“I think it might have something to do with making a mark – in a positive way. Leaving the world a little bit better than it was when you found it.”

And on that day, 9/11, given what happened, she vowed to herself that she would live her life in a way that would give back.

Gabe felt that way too.

Gabe and Lucy eventually got into a relationship; Gabe was the first man who ever said “I love you” to Lucy. They were together fourteen months, living together for five of them, and for Lucy, they were life-changing. She told him, “I’ve never felt as alive as I did those five months we lived together.”

Lucy liked to think of the two of them as “a binary star,” orbiting around each other.

But Gabe had demons from his childhood that controlled his choices, and battling them took precedence over everything else in his life. He also felt he couldn’t just sit back and not try to contribute, by way of the candid images he captured, to an increase in compassion and caring in the world. Without consulting Lucy, he decided to take a job with the AP, going to war-torn countries and documenting what was happening to civilians.

In addition, Gabe thought that there was some sort of karma operating in the world by which people only get a finite amount of happiness, so that the joy he felt with Lucy had to be balanced somehow with suffering and sacrifice. Lucy didn’t agree, but she never could convince Gabe.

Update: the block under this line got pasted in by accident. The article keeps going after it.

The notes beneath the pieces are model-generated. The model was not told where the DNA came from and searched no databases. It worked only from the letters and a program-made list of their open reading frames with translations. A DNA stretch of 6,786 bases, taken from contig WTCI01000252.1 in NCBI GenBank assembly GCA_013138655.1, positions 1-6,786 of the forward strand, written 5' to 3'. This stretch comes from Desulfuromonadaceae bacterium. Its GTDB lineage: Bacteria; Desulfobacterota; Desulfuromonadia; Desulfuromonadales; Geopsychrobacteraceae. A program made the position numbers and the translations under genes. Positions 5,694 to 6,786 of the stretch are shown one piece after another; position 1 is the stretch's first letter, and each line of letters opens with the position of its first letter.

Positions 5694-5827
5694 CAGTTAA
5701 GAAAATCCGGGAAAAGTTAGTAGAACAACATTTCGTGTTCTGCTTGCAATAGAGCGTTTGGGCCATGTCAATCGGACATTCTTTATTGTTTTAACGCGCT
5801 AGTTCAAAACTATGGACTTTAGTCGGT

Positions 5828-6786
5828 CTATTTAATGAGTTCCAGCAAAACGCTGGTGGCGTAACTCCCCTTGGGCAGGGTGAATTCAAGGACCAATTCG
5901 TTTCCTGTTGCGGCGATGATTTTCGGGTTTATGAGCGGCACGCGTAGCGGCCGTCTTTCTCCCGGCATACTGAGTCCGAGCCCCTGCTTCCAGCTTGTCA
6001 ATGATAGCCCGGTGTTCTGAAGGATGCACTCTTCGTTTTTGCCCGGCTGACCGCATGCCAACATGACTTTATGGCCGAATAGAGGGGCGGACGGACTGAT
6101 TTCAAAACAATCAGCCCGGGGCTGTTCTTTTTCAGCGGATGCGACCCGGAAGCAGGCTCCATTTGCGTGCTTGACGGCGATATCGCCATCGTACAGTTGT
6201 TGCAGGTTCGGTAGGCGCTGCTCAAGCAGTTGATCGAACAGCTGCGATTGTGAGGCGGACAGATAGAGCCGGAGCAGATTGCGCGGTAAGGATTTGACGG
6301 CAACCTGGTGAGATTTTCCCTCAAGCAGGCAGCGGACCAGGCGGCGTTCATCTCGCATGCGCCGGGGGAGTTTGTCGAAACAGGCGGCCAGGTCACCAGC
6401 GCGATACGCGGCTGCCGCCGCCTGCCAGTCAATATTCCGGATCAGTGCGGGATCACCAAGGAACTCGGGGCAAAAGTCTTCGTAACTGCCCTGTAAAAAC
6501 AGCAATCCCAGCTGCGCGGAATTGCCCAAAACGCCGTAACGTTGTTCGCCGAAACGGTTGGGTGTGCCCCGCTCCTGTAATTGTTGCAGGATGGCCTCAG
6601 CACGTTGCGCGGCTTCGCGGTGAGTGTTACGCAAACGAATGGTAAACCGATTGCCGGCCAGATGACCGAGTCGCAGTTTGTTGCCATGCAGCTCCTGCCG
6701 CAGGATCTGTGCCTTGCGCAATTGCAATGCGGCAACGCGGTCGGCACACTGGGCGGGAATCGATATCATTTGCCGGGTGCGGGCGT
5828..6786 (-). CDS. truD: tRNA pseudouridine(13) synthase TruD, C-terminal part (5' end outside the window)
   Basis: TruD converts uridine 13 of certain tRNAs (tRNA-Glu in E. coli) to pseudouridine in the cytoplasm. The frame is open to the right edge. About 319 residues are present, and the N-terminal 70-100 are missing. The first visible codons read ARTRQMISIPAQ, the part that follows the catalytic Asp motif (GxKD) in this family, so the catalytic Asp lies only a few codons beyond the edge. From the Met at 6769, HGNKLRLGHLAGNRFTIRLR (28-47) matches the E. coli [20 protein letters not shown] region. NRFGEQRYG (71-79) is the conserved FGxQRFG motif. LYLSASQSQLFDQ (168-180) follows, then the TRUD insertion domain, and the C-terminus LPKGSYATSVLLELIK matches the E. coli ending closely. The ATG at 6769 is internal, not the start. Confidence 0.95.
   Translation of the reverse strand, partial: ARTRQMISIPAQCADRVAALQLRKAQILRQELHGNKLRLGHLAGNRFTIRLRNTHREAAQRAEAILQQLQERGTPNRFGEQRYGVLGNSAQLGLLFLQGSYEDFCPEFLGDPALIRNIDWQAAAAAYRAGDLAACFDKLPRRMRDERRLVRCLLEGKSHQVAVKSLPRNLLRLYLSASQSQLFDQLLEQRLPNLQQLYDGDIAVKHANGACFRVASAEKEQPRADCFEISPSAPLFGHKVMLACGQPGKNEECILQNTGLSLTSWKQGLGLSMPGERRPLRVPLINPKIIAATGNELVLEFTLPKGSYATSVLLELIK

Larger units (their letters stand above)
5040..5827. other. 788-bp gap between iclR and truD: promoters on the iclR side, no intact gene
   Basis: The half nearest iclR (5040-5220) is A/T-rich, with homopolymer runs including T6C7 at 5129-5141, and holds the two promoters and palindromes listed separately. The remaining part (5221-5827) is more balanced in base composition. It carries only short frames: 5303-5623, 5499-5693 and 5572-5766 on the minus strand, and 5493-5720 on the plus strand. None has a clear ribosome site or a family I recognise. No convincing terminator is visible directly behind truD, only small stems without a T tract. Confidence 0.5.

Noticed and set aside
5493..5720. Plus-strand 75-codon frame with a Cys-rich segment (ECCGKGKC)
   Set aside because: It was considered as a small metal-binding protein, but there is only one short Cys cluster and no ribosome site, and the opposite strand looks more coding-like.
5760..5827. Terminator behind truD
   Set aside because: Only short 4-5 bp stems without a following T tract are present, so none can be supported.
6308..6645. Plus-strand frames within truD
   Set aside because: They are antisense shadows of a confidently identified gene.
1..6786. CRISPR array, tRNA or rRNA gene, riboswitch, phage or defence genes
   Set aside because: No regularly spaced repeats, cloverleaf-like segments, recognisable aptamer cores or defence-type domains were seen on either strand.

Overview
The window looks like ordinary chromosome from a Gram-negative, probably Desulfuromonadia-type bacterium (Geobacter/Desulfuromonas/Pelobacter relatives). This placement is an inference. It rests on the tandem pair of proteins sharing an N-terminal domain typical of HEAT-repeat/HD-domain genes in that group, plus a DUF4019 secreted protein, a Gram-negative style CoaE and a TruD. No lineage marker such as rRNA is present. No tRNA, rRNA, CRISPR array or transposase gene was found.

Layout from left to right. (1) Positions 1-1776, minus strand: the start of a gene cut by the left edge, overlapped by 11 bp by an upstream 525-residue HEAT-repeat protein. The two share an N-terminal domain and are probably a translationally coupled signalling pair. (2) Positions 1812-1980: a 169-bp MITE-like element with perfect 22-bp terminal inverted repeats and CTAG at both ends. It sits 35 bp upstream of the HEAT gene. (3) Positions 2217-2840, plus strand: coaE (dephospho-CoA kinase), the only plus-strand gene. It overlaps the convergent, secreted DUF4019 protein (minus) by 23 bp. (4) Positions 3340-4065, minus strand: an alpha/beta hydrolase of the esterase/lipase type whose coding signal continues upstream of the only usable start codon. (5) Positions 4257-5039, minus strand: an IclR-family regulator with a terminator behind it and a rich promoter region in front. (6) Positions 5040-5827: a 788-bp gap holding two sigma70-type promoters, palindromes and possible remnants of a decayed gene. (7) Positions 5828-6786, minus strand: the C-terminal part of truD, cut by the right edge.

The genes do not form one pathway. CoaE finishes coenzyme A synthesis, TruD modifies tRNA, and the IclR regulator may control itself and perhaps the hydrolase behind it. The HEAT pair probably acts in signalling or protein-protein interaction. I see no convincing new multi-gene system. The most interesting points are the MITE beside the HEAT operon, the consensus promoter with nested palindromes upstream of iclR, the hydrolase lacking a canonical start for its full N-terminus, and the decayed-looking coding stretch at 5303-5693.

So Gabe left, and he and Lucy went their separate ways, at least physically. They each met others, and Lucy even got married to Darren – steady and reliable, who metaphorically provided her with a “hearth fire” instead of a “wildfire” as when she was in a relationship with Gabe. Darren “wasn’t dark and complicated – being with him was fun and easy,” even if sometimes less than exciting.

But Lucy missed how Gabe saw her, understanding her without wanting to change her. In her letter she says to Gabe: “You wanted me because of. Darren wanted me in spite of.”

Still, she had responsibilities, including, eventually, children. She would never have changed having had her children even if it meant never again feeling “infinite and invincible” as she did with Gabe.

Nevertheless, Lucy and Gabe remained connected in many ways. So what happened to them and why is Lucy writing this letter in which she confesses so much? We don’t find out until nearly the very end.

Discussion: I felt Lucy was drawn better than the male characters, who seemed much more cardboard-like. We only get small glimpses of them, reflected by Lucy’s complaints or occasionally praise. Darren was a bit chauvinistic and controlling, more committed to Lucy as (ironically) a cardboard construct than to the person she really was. Gabe was passionately engaged with life and with Lucy, but so emotionally conflicted it disabled him. As a reader, however, I never felt like I “knew” either of them, nor did I fully understand them. As for Lucy, she complained about Gabe being too much about Gabe, but she was pretty much all about Lucy, and neither of the two of them – not just Gabe, as Lucy charged – were good at communicating their wants and needs.

Evaluation: While I liked the story a lot and it was very affecting, I thought some aspects of the plot and characters were a little under-developed and/or too ambiguous. On the other hand, a book club might have good discussions about this book for those very reasons.